Aspen snow conditions — ‘wow’ covers it
I was starting to feel sorry for myself prior to Tuesday. Circumstances beyond my control conspired to keep me off the slopes during one of the best snowstorms Aspen and Snowmass have scored in a long time.
I helped with coverage of the Winter X Games on Saturday and Sunday. Truth be known, I couldn’t have skied Sunday if I wanted to. I was struggling with a cold for what seemed to be the billionth day this winter. Illness and work obligations kept me off the slopes Monday as well. It was painful listening to multiple friends comment on the fabulous conditions.
Enough was enough. I got a little bit ahead on Monday and cleared out Tuesday morning’s schedule. I picked up a friend in Basalt at 7:30 a.m. and we beelined for Snowmass. My heart is always on Aspen Mountain during a powder day, but traffic on Highway 82 is out of hand these days. We avoided the bottleneck, pulled into the Rodeo Lot and were clicked into our bindings by 8:30 a.m.
The Snowmass patrol did a fantastic job of getting the Hanging Valley terrain open bright and early, particularly considering Snowmass received 35 inches of snow in 72 hours. (Aspen Mountain also reported 35 inches. Aspen Highlands received 33 inches and Buttermilk logged 30.) Bombing was still going on in the Dikes, AMF, Gowdy’s, Rock Island and other trails west of the Wall. We couldn’t believe our luck to get into Hanging Valley prior to 10 a.m.
Our first foray into Hanging Valley was one of the best runs of my life. The snow was bottomless and uncut. We picked a steep pitch with nary another skier or snowboarder in sight. It was hero snow that made you want to come back for more.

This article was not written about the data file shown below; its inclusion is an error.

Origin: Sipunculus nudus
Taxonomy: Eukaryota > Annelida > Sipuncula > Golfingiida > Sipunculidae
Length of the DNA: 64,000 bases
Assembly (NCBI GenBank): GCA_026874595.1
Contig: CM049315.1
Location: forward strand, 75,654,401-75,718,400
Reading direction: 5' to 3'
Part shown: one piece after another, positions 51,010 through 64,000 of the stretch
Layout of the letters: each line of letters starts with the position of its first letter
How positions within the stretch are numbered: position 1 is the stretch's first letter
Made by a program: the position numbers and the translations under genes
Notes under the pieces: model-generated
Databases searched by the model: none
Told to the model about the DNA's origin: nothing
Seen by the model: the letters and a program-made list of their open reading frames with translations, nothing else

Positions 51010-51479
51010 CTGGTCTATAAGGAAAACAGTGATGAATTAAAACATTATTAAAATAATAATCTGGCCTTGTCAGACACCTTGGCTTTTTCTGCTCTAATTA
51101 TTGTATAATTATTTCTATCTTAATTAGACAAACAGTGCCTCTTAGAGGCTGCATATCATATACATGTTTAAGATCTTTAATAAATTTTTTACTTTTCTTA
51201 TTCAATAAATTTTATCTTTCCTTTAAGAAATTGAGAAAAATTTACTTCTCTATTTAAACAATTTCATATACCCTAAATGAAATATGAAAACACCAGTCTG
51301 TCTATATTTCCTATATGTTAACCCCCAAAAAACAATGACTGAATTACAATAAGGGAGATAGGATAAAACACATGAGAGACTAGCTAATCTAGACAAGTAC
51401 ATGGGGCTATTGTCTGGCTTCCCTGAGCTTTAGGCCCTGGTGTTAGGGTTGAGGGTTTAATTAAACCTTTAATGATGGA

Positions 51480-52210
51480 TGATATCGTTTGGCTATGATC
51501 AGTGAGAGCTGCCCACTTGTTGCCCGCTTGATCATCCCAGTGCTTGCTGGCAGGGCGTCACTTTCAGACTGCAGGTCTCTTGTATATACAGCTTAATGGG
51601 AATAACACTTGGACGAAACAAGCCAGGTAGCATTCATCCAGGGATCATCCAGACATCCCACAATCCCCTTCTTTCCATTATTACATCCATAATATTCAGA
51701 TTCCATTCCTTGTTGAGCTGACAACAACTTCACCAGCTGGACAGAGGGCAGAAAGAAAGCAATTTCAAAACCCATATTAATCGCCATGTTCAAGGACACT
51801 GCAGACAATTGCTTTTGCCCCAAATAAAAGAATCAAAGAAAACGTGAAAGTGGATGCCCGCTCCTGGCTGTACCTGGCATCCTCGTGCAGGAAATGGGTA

We did just that. I know some people miss the old High Alpine chairlift. I must confess, I don’t. It was 15 minutes of torture with the edge of the seat cutting off circulation on the back of my leg. Plus, you can shave 8 minutes off the Hanging Valley loop via Alpine Springs and the new High Alpine lift.
We marveled at finding uncut powder in the Headwall. It’s often an exercise in linking turns in good snow that’s pocked with rocks. The rocks were buried Tuesday — not lurking beneath the surface, but fully buried.
My ski partner whisked past me a couple of times, letting out whoops and yelling, “This is #$%^$# amazing.” That was an understatement.
Alas, we had to call it quits in late morning to answer the call of duty. But I’m not pouting anymore. Even if there is a relapse, the skiing was worth it.
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Traveling, sharing the passion and excitement of skiing and the coming winter is a ritual Warren Miller started and one Miller Ford is proud to carry on.